April 30, 2009
Taming the Boundless
Posted by David Corfield
In his article – The Invisible Link Between Mathematics and Theology, in Perspectives on Science and Christian Faith, Vol. 56, pp. 111-116 – Ladislav Kvasz argues for the thesis that
…monotheistic theology with its idea of the omniscient and omnipotent God, who created the world, influenced in an indirect way the process of this mathematicization. In separating ontology from epistemology, monotheistic theology opened the possibility to explain all the ambiguity connected to these phenomena as a result of human finitude and so to understand the phenomena themselves as unambiguous, and therefore accessible to mathematical description.
April 29, 2009
A Riddle
Posted by John Baez
If pigs could fly…
… what would the newspapers say?
April 28, 2009
The Earth - For Physicists
Posted by John Baez
The $n$-Café is buzzing with activity. It’s frustrating! My pal Minhyong is busy explaining how to visualize the algebraic completion of the rational numbers, and my student Alex is busy introducing us to integral transforms in derived algebraic geometry. But I’m too busy to read any of that stuff. I’m supposed to write a history of the Earth for the British magazine PhysicsWorld by May 1st. And it’s supposed to be 3000 words or less! So each word needs to describe 1.5 million years — a heavy responsibility.
- John Baez, The Earth — For Physicists.
April 27, 2009
Journal Club – Geometric Infinity-Function Theory – Week 1
Posted by Urs Schreiber
In our Journal Club on geometric $\infty$-function theory this first official week starts with Alex Hoffnung talking about section 1 of “Integral Transforms”.
This is to get us going and hopefully also reduce the intimidation level. If it looks interesting, have a look at our schedule. We are still looking for volunteers who would like to have a look at section 4,5, and 6 of “Integral Transforms” and write some kind of report for us all, to start further discussion.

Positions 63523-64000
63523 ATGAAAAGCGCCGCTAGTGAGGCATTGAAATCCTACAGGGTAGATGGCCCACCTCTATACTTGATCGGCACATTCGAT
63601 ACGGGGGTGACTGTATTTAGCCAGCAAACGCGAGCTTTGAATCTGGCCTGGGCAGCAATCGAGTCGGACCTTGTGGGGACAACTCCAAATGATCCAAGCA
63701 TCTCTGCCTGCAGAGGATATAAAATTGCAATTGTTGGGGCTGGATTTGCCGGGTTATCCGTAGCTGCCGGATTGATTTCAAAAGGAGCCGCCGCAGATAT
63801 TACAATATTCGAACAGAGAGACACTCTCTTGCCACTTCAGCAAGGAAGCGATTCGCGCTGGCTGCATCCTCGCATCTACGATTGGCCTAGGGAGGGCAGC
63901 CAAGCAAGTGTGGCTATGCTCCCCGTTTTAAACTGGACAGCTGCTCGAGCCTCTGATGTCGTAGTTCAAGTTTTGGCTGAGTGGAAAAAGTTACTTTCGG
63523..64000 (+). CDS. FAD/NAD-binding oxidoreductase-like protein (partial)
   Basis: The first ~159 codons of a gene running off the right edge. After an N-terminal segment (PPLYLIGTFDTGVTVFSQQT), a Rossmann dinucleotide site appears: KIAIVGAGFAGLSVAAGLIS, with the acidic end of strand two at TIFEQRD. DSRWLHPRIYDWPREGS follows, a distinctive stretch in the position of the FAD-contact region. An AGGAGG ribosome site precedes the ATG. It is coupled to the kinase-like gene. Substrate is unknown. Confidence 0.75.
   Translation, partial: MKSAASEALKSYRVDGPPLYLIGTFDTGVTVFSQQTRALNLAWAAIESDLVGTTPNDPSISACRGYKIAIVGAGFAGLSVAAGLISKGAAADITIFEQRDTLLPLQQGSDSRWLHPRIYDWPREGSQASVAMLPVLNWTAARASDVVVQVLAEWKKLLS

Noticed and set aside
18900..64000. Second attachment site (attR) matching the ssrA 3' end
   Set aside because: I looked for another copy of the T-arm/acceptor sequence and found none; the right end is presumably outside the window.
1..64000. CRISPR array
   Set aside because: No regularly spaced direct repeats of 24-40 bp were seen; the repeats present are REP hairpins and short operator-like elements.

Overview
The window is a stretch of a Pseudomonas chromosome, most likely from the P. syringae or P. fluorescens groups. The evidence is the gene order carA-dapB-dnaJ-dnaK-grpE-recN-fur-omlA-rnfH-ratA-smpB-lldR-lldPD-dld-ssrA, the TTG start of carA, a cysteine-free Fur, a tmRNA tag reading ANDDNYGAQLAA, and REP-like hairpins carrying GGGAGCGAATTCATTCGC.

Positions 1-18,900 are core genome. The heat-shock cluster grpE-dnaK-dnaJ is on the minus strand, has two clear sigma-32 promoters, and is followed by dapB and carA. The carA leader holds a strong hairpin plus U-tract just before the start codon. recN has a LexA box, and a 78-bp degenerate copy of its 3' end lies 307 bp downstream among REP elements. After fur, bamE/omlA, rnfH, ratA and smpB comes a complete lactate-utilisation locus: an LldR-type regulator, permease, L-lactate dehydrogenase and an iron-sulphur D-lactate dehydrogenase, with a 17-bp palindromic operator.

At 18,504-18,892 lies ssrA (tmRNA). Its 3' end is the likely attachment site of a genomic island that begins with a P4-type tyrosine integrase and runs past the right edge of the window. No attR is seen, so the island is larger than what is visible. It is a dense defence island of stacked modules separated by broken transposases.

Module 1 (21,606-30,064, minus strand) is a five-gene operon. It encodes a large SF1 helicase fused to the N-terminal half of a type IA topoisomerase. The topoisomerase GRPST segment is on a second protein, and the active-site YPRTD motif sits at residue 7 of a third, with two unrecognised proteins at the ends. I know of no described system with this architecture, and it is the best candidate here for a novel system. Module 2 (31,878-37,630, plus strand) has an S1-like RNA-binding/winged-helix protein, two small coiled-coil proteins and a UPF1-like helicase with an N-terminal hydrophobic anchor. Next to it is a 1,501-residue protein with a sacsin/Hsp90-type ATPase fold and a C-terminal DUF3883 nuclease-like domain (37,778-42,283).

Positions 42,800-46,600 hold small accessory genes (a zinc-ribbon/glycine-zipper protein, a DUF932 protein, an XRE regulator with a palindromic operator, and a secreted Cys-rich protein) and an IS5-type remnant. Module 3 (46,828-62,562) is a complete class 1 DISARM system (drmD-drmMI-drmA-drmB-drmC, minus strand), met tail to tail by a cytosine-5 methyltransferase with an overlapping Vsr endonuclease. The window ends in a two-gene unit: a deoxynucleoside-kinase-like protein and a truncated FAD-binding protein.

April 23, 2009
‘Kervaire Invariant One Problem’ Solved
Posted by John Baez
Big news! It seems Mike Hopkins, Doug Ravenel and Mike Hill have cracked the Kervaire Invariant One problem.
Hopkins announced this in a maximally dramatic fashion, as explained below…
Afternoon Fishing
Posted by David Corfield
Fishing about at the Café for material to extract for $n$Lab, I was reminded of a question I had never got around to asking. I was also led to the third of the talks listed here (note caveat there concerning change of sentiments, and here concerning the second half), where Minhyong Kim writes:
For years, I’ve felt the need to deny the popular conception of mathematics that equates it with the study of numbers. It is only recently that I’m returning to a suspicion that mathematics is perhaps about numbers after all. It is said that in ancient Greece the comparison of large quantities was regarded as a very difficult problem. So it was debated by the best thinkers of the era whether there were more grains of sand on the beach or more leaves on the trees of the forest. Equipped now with systematic notation and fluency in the arithmetic of large integers, it is a straightforward (albeit tedious) matter for even a schoolchild to give an intelligent answer to such a question. At present, our understanding of the complex numbers is about as primitive as the understanding of large integers was in ancient Greece.
Comparative Smootheology, IV
Posted by John Baez
For some time now we’ve been comparing different approaches to ‘smooth spaces’ — generalizations of manifolds that have proved handy in math and physics. Here’s a thesis on the subject:
- Martin Laubinger, Differential Geometry in Cartesian Closed Categories of Smooth Spaces, Ph.D. thesis, Louisiana State University, February 2008.
I thank Eugene Lerman for pointing this out. Alex Hoffnung has contacted Laubinger and let him know that there’s a community of people out here studying this subject.
April 20, 2009
Master in Mathematical Physics at Hamburg University
Posted by Urs Schreiber
Starting in fall 2009, Hamburg University will offer a research oriented master program leading to the degree of a Master in Mathematical Physics.